I have been intrigued with Icelandic wool for a while and knew that both the outer coat (tog) and the inner coat (thel) were used by Icelanders to knit lace when spinners separated the fibers. Now the commercially prepared Icelandic Einband lace weight yarn from Istex is a combination of tog and thel.
During a class with Judith MacKenzie, I told her about seeing designs knit from tog and from thel at the Textile Museum in Bluondos, and she offered me some lovely dark brown Icelandic lamb fleece to spin.
I used a dog comb to separate the tog, and spun it on a Kundert spindle. During this process, I realized I do not have the patience to properly prepare fleece, and I passed along the lighter brown, soft thel to a more talented spinner. I was persistent, though, and persevered with the tog, plying it on a Lendrum wheel. The quality of my 2-ply lace weight was not great, but friends suggested I try knitting it.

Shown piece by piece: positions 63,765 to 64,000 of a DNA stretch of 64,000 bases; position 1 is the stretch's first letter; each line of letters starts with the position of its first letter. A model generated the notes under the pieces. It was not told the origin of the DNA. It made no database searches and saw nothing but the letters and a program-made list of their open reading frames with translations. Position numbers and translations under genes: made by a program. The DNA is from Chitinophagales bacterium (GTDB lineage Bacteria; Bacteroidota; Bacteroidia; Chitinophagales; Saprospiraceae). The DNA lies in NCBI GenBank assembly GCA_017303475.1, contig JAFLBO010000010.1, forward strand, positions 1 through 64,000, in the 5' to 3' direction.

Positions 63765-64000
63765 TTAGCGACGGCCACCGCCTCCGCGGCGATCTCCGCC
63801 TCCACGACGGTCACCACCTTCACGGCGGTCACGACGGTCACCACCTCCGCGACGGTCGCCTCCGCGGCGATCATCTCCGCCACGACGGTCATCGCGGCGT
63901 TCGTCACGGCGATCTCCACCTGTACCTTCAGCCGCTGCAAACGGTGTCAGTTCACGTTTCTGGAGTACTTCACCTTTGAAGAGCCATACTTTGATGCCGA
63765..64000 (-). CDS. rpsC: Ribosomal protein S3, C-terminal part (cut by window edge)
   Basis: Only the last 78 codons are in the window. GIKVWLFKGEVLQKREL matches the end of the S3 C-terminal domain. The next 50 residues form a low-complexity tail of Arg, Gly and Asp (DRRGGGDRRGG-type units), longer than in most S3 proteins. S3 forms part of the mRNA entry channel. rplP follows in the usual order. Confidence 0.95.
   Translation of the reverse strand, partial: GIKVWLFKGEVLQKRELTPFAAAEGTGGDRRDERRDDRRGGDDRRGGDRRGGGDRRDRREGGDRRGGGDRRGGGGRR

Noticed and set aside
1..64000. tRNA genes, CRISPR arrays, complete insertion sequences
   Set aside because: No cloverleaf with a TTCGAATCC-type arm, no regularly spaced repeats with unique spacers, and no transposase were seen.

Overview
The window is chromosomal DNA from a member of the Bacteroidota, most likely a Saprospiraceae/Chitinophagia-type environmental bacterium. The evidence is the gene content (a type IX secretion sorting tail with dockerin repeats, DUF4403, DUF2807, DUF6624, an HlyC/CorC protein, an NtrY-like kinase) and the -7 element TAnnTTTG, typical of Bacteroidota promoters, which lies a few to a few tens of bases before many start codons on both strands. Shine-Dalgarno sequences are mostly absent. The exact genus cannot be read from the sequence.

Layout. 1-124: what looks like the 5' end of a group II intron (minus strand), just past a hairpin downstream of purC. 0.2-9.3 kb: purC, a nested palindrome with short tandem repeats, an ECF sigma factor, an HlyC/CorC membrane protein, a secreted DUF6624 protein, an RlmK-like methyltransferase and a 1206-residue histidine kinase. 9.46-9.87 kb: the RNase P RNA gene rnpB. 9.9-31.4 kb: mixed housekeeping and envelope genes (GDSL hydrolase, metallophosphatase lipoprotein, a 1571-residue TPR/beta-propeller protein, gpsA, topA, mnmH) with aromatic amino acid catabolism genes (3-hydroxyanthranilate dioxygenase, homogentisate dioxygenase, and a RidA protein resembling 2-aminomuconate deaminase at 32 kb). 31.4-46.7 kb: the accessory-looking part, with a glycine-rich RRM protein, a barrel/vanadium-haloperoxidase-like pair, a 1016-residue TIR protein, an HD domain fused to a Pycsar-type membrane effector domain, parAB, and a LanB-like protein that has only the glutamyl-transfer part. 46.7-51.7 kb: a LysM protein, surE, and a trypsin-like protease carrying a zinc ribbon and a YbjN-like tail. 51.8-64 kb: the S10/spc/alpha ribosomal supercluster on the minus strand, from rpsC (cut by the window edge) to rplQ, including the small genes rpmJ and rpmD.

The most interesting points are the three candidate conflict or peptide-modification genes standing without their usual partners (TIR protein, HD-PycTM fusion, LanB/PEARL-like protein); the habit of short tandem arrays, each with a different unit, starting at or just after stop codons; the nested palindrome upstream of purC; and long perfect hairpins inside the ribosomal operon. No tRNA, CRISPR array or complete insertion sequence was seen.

For design inspiration, I turned to the classic Icelandic lace shawls book by Sigridur Halldorsdottir titled Thrihynur og Langsjol or Three-Cornered and Long Shawls (available in the US with an English translation from Schoolhouse Press). I chose Litla Hyrna Huldu and modified it by knitting from the top down, narrowing the garter borders to 2 stitches, and making the shawl larger.
Midway into the second skein, I realized the first skein was landfill quality and started over. Fortunately, only the one skein was dreadful, and I had more than enough yarn to finish the shawl. The tog blocked beautifully and has a nice drape. Had I been more skillful with fiber prep, it would feel silkier since there are odd hairs throughout. Still, it is a wearable and interesting reminder of this Icelandic spinning adventure, as well as proof that I got tog!